Shape Up With Mushroom “Swapability”
SAN JOSE, Calif., March 1, 2012 /PRNewswire/ — March is National Nutrition Month, the perfect time to “get your plate in shape” with mushrooms. Elizabeth Ward, registered dietitian, mother of three and author of MyPlate for Moms: How to Feed Yourself & Your Family Better, uses a combination of mushrooms and meat in her recipes to bring another serving of vegetables to the plate, add volume to meals and extend portions.
“Replacing some of the ground beef or turkey, or other meat, with mushrooms is an easy technique that I use to reduce calories and fat without compromising on flavor,” says Ward. This simple three-step “swapability” strategy – which is perfect for family favorites like lasagna, burgers, tacos or chili – plays on mushrooms’ compatibility with meat in terms of taste and texture.
- Chop up your favorite mushroom variety to match the consistency of the ground beef or turkey;
- Cook and season mushrooms the same way you would meat;
- Combine the cooked meat and mushrooms and use the mix to complete your recipe.
Mushrooms bring more to meals for less
Increasing the intake of lower calorie foods, specifically mushrooms, in place of those higher in calories, like ground beef, can be an effective method for reducing calories and fat while still feeling full and satisfied after a meal.(1) Plus, a serving of mushrooms delivers vitamin D, potassium (8%), B vitamins, and important antioxidants like selenium and ergothionene. These antioxidants help maintain a healthy immune system.
The mushroom and meat “swapability” approach is an economical way to make family meals more nutritious. “I buy a couple packages of mushrooms at a time and use them in meals all week long,” says Ward. “Saute a big batch of mushrooms ahead of time and add them to your go-to recipes day by day.” This method may also help offset anticipated rises in meat prices, Ward says. Adding mushrooms to dishes increases recipe yield, as demonstrated in the Almost Lasagna recipe found below.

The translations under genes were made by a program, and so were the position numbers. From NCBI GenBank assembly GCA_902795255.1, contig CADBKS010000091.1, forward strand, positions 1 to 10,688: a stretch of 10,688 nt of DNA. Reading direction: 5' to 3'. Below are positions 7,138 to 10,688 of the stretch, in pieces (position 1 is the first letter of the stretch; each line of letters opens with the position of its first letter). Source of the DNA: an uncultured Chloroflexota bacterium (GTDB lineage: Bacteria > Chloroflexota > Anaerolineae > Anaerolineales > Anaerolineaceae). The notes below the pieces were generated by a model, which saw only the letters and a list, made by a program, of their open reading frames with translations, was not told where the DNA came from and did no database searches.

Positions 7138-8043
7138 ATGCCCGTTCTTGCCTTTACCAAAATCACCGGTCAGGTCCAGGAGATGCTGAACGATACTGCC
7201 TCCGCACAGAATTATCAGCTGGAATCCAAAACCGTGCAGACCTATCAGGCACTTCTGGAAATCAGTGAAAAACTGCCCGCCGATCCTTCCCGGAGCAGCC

Try mushroom “swapability” yourself with Elizabeth Ward’s five tips for five days’ worth of healthy eating:
- Go halfsies: Up the moisture, flavor and veggies in home-cooked burgers by building a patty that is 50 percent mushrooms and 50 percent meat.
- Stealth health: Add diced mushrooms to family pasta night – they blend perfectly into sauces and lasagna – bringing a hidden serving of vegetables and more nutrients to the plate.
- Top it off: Mushrooms add umami-rich flavor to the foods you love, like this meaty, mushroom pizza.
- Stretch portions: Include equal parts mushrooms and meat, like in this hearty chocolate chili, to double the volume without adding significant calories, fat, cholesterol or sodium.
- Celebrate Mushroom Monday: Kick off the week by adding more mushrooms to your plate.
- 1 pound long fusilli pasta or linguine
- 8 ounces white button mushrooms
- 8 ounces cremini mushrooms
- 1 tablespoon olive oil
- 1 small carrot, diced
- 1 small sweet onion, diced
- 2 cloves garlic, peeled and diced
- 8 ounces 93% lean ground beef
- 1 28-ounce can no-salt-added crushed tomatoes, drained
- 1 cup low-sodium beef broth
- 1/3 cup fresh basil leaves, torn
- 1/2 cup low-fat ricotta cheese
- 1/3 cup chopped flat-leaf parsley, or 2 teaspoons dried parsley
- 2 tablespoons trans-fat free margarine
- freshly ground black pepper, to taste
- Bring a large pot of water to a boil, add the pasta, and cook according to package directions.
- Chop mushrooms into 1/4-inch pieces. Reserve.
- Heat olive oil in a large skillet over medium heat. Add mushrooms, carrot, onion, and garlic. Saute until onions are translucent, about 5 minutes. Remove from pan and reserve.
- Place ground beef in pan and cook over medium-high heat, breaking meat into very small bits. Season with freshly ground black pepper.
- Add the vegetable mixture to the beef in the skillet. Stir in the tomatoes, broth, and basil; simmer for five minutes.
- In a small bowl, combine the ricotta cheese and parsley. Toss hot pasta with the margarine and return to skillet. Mix with meat sauce. To serve, scoop equal amounts of the ricotta into shallow bowls, top with pasta/sauce mixture.
Options: Substitute firm tofu or 100% ground turkey breast meat for ground beef.
Nutrition Information: Calories: 449; Total Fat: 11g; Saturated Fat: 4g; Cholesterol: 30mg; Sodium: 116mg; Carbohydrate: 64g; Dietary Fiber: 4g; Protein: 22g
About The Mushroom Council:
The Mushroom Council is composed of fresh market producers or importers who average more than 500,000 pounds of mushrooms produced or imported annually. The mushroom program is authorized by the Mushroom Promotion, Research and Consumer Information Act of 1990 and is administered by the Mushroom Council under the supervision of the Agricultural Marketing Service. Research and promotion programs help to expand, maintain and develop markets for individual agricultural commodities in the United States and abroad. These industry self-help programs are requested and funded by the industry groups that they serve. For more information on the Mushroom Council, visit mushroomcouncil.org.
(1) Cheskin LJ et al. Lack of energy compensation over 4 days when white button mushrooms are substituted for beef. Appetite 2008: 51: 50-57.
SOURCE The Mushroom Council